Will lap­top ban be ex­panded?

Fed­eral data show that stor­ing elec­tronic de­vices in the cargo area of a plane could in­crease risk of fire.

Los Angeles Times - - BUSINESS BEAT - By Hugo Martin hugo.martin@la­times.com Twit­ter: @hugo­martin

As the U.S. govern­ment con­sid­ers ex­pand­ing a ban on lap­top com­put­ers and other elec­tronic de­vices from the cab­ins of com­mer­cial flights, fed­eral data show that stor­ing such de­vices in the cargo area of a plane could in­crease the risk of fires.

Fed­eral Avi­a­tion Ad­min­is­tra­tion sta­tis­tics in­di­cate that air­plane fires in­volv­ing lithium bat­ter­ies are on the rise.

In 2014, the FAA re­ported that such bat­ter­ies were re­spon­si­ble for nine fires, ex­treme heat or smoke on cargo and pas­sen­ger planes.

That num­ber grew to 16 in 2015, 31 in 2016 and 17 in the first five months of 2017.

Most of the fires or over­heated de­vices were doused with wa­ter or cof­fee or sprayed with a fire ex­tin­guisher.

Three flights were di­verted be­cause of bat­tery fires in that pe­riod.

Home­land Se­cu­rity Sec­re­tary John Kelly told a House of Rep­re­sen­ta­tives panel Wednesday that he is con­sid­er­ing ex­pand­ing the elec­tronic-de­vice ban to 71 ad­di­tional in­ter­na­tional air­ports.

The de­vices aren’t al­lowed in cab­ins of flights orig­i­nat­ing in 10 air­ports, pri­mar­ily in the Mid­dle East. Kelly didn’t name the ad­di­tional air­ports un­der con­sid­er­a­tion.

The re­stric­tions stem from news re­ports that ter­ror­ists may be able to hide ex­plo­sives in elec­tronic de­vices but can­not det­o­nate them re­motely.

The re­stric­tions re­quire pas­sen­gers to store lap­tops and other elec­tron­ics larger than a cell­phone in their checked lug­gage in the cargo com­part­ment.

Dur­ing his tes­ti­mony be­fore the House Committee on Home­land Se­cu­rity, Kelly said he was aware of the fire dan­ger in­volv­ing the bat­ter­ies and hoped for­eign air­ports would in­crease their screen­ing tech­niques to avoid the need to ex­pand the elec­tron­ics ban.

“There’s a lot of talk out there that lithium bat­ter­ies are dan­ger­ous in and of them­selves, that they just burst into flames,” he said. “So we are also deal­ing with that as well.” Se­ri­ous al­le­ga­tions in air­lines dis­pute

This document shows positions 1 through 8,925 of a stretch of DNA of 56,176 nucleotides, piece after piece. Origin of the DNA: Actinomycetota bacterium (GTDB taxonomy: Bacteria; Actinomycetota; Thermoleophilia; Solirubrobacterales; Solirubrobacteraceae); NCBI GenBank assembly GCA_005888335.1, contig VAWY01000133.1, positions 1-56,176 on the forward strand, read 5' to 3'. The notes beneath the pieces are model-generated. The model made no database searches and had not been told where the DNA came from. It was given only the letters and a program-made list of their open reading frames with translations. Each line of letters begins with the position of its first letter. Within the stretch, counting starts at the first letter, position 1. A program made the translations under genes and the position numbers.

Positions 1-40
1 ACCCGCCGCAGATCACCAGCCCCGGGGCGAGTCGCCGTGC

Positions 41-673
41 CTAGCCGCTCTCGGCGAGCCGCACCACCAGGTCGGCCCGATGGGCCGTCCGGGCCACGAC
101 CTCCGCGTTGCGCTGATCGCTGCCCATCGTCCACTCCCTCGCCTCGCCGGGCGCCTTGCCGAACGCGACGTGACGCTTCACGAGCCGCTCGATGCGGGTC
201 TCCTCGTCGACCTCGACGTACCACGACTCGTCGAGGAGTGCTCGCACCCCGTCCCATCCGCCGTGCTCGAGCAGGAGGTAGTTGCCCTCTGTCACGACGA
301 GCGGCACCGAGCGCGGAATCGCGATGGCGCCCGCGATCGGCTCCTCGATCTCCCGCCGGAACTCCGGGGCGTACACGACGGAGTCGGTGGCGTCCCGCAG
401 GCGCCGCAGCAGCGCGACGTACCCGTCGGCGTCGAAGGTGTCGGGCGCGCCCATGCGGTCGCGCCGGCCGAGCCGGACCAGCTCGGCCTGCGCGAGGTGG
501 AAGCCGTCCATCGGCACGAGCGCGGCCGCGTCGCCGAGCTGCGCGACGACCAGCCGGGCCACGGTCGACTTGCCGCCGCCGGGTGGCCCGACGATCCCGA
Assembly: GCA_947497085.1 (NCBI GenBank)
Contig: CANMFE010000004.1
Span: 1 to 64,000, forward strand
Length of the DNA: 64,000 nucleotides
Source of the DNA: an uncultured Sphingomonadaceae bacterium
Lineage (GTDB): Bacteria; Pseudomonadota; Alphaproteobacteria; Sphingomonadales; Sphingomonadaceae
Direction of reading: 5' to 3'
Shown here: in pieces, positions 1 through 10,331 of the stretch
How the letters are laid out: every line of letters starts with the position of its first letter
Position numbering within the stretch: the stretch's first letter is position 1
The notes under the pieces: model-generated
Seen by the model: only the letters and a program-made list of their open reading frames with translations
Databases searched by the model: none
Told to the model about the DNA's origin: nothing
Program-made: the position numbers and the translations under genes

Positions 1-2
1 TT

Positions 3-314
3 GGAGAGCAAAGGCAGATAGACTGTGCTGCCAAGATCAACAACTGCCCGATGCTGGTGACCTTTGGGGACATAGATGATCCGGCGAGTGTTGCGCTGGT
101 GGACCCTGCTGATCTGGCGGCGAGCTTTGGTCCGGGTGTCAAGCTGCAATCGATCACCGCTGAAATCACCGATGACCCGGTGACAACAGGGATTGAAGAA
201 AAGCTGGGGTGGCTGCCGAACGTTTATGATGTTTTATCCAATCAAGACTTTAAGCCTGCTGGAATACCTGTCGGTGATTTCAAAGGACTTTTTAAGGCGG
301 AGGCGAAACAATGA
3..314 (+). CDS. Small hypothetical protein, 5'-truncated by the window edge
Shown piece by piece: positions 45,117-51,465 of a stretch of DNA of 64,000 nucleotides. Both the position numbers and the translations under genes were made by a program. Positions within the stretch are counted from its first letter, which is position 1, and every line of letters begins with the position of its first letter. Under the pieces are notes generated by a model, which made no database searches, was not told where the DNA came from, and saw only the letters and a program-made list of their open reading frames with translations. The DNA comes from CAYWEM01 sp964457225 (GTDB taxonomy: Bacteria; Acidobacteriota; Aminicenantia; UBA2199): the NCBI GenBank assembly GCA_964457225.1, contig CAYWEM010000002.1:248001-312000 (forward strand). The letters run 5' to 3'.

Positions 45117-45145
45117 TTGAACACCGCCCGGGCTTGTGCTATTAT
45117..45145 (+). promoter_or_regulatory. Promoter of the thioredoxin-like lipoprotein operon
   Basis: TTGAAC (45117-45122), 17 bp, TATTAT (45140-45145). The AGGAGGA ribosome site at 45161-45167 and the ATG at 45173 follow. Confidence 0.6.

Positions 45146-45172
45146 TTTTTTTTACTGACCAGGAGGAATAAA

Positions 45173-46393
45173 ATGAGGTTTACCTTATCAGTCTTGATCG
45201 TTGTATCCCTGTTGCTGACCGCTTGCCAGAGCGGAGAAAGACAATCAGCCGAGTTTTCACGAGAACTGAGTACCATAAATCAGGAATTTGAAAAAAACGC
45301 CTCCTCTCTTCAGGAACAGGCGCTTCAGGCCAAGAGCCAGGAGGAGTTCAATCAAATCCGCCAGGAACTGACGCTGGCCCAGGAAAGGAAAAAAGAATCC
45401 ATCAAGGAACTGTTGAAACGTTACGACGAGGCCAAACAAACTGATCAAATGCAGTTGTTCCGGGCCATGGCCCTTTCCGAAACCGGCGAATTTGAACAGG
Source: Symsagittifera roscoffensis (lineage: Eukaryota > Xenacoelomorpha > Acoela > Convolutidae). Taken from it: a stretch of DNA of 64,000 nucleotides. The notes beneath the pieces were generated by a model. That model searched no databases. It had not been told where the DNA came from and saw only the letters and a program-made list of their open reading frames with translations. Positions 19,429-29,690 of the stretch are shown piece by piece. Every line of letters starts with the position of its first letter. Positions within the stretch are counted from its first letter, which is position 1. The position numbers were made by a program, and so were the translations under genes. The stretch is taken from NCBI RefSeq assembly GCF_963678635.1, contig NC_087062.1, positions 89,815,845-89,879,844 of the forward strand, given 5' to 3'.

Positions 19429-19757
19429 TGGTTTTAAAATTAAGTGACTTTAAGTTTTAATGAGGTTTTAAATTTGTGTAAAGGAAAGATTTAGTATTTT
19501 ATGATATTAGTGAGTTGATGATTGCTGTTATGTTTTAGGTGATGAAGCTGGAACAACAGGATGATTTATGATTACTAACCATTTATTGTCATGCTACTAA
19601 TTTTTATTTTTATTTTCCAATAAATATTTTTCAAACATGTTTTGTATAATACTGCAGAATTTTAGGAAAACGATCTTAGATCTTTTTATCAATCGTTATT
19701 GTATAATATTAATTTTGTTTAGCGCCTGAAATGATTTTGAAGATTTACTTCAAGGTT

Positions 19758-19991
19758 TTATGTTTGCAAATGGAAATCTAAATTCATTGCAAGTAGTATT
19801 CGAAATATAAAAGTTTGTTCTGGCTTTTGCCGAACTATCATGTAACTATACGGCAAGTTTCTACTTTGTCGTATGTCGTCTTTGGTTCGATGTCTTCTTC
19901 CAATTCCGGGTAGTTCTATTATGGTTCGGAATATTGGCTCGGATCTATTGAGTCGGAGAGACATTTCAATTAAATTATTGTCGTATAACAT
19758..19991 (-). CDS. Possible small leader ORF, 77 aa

A years-old dis­pute over whether to im­pose re­stric­tions on three Mid­dle Eastern air­lines that fly into the United States has reached a new ex­treme: crim­i­nal al­le­ga­tions.

A coalition of U.S.-based air­lines and their pi­lot and flight at­ten­dants unions have been call­ing for re­stric­tions on flights to the United States by Emi­rates, Eti­had and Qatar air­lines, say­ing the car­ri­ers have taken sub­si­dies from their oil-rich gov­ern­ments and there­fore have an un­fair ad­van­tage when com­pet­ing with U.S. air­lines.

The Mid­dle Eastern car­ri­ers dis­pute the al­le­ga­tions.

For­mer Pres­i­dent Obama did not show in­ter­est in plac­ing re­stric­tions on the Mid­dle Eastern air­lines, and nei­ther has Pres­i­dent Trump.

Now the coalition, in­clud­ing United, Amer­i­can and Delta air­lines, are tak­ing shots at the U.S. Travel Assn., the na­tion’s largest travel trade group, which has op­posed re­stric­tions on the Mid­dle Eastern car­ri­ers.

The coalition ac­cused the trade group this week of fail­ing to regis­ter as a lob­by­ist for a for­eign agent be­cause Emi­rates and Eti­had be­came two of the U.S. Travel Assn.’s 1,200 mem­bers this year and paid a com­bined $330,000 in mem­ber­ship fees.

“De­spite claim­ing to rep­re­sent the Amer­i­can travel in­dus­try, the U.S. Travel Assn. is pro­mot­ing the in­ter­ests of the United Arab Emi­rates by lob­by­ing on be­half of Emi­rates and Eti­had Air­ways,” said Jill Zuck­man, a spokes­woman for the Part­ner­ship for Open & Fair Skies, the coalition that has been crit­i­cal of the Mid­dle Eastern car­ri­ers.

A vi­o­la­tion of the For­eign Agents Reg­is­tra­tion Act, which was en­acted in 1938, is pun­ish­able by a fine of up to $10,000 or by im­pris­on­ment of up to five years.

The U.S. Travel Assn. dis­missed the ac­cu­sa­tion, noth­ing that it be­gan op­pos­ing re­stric­tions on the Mid­dle Eastern car­ri­ers two years be­fore Eti­had and Emi­rates joined the trade group. The or­ga­ni­za­tion also says that the mem­ber­ship fees from the two car­ri­ers rep­re­sents less than 1% of its $33-mil­lion an­nual rev­enues.

“Their nar­ra­tive doesn't add up in any way at all,” U.S. Travel Assn. spokesman Jonathan Grella said.

Se­dat Suna Euro­pean Pressphoto Agency

PAS­SEN­GERS open their lug­gage to show their elec­tronic de­vices at a se­cu­rity check­point at Ataturk Air­port in Is­tan­bul, Turkey. Sta­tis­tics in­di­cate that air­plane fires in­volv­ing lithium bat­ter­ies are on the rise.

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